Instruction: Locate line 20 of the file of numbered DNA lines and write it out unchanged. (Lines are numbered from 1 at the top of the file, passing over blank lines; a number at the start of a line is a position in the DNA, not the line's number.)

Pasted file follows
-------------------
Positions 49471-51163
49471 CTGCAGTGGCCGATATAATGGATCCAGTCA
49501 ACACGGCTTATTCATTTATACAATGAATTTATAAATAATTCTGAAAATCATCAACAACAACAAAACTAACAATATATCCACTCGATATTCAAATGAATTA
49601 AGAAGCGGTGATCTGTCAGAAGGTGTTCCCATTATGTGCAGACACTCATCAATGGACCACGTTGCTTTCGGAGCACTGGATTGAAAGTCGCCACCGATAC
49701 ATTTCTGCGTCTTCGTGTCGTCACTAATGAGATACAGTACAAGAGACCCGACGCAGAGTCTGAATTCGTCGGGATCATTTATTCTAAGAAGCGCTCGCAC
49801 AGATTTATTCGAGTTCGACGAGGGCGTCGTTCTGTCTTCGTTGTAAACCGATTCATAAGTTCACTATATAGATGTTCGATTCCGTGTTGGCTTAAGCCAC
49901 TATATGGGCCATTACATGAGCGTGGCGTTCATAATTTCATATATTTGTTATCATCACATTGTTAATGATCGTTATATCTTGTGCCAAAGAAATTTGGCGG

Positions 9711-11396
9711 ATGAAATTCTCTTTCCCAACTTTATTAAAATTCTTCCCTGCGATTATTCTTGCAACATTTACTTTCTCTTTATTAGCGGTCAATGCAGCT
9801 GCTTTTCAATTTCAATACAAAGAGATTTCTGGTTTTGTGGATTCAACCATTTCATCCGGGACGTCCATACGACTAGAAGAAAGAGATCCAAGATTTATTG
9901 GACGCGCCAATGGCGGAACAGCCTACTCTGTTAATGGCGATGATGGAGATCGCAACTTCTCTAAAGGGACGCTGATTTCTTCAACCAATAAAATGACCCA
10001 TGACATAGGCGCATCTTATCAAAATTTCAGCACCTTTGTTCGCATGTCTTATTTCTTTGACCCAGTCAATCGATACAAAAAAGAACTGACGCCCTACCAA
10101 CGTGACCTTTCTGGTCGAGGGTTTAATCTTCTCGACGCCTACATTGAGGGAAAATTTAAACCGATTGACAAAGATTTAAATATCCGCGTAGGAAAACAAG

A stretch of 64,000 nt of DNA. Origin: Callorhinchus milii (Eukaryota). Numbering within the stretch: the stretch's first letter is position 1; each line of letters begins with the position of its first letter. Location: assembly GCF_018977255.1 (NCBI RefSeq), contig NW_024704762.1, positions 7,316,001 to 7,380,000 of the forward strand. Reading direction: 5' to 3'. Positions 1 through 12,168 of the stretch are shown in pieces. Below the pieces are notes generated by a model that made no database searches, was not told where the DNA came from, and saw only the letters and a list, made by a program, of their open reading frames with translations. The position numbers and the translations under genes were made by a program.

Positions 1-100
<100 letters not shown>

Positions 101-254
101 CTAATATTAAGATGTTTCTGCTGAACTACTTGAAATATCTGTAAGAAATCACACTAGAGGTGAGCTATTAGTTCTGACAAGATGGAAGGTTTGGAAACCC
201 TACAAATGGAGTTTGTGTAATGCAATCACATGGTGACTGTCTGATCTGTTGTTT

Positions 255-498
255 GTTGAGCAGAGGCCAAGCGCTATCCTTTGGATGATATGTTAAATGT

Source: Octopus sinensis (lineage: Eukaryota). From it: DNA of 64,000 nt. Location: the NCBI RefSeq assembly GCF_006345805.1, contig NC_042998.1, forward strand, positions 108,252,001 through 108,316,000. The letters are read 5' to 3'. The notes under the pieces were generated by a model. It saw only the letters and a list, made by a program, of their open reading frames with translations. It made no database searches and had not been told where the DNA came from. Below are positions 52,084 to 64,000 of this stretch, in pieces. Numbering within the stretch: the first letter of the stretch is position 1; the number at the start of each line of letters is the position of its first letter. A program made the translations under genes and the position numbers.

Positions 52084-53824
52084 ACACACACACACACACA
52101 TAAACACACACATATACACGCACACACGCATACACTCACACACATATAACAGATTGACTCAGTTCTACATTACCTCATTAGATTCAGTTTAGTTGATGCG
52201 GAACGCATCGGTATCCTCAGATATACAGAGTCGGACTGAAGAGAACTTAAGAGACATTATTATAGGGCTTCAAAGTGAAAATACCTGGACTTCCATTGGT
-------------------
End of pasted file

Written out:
Positions 255-498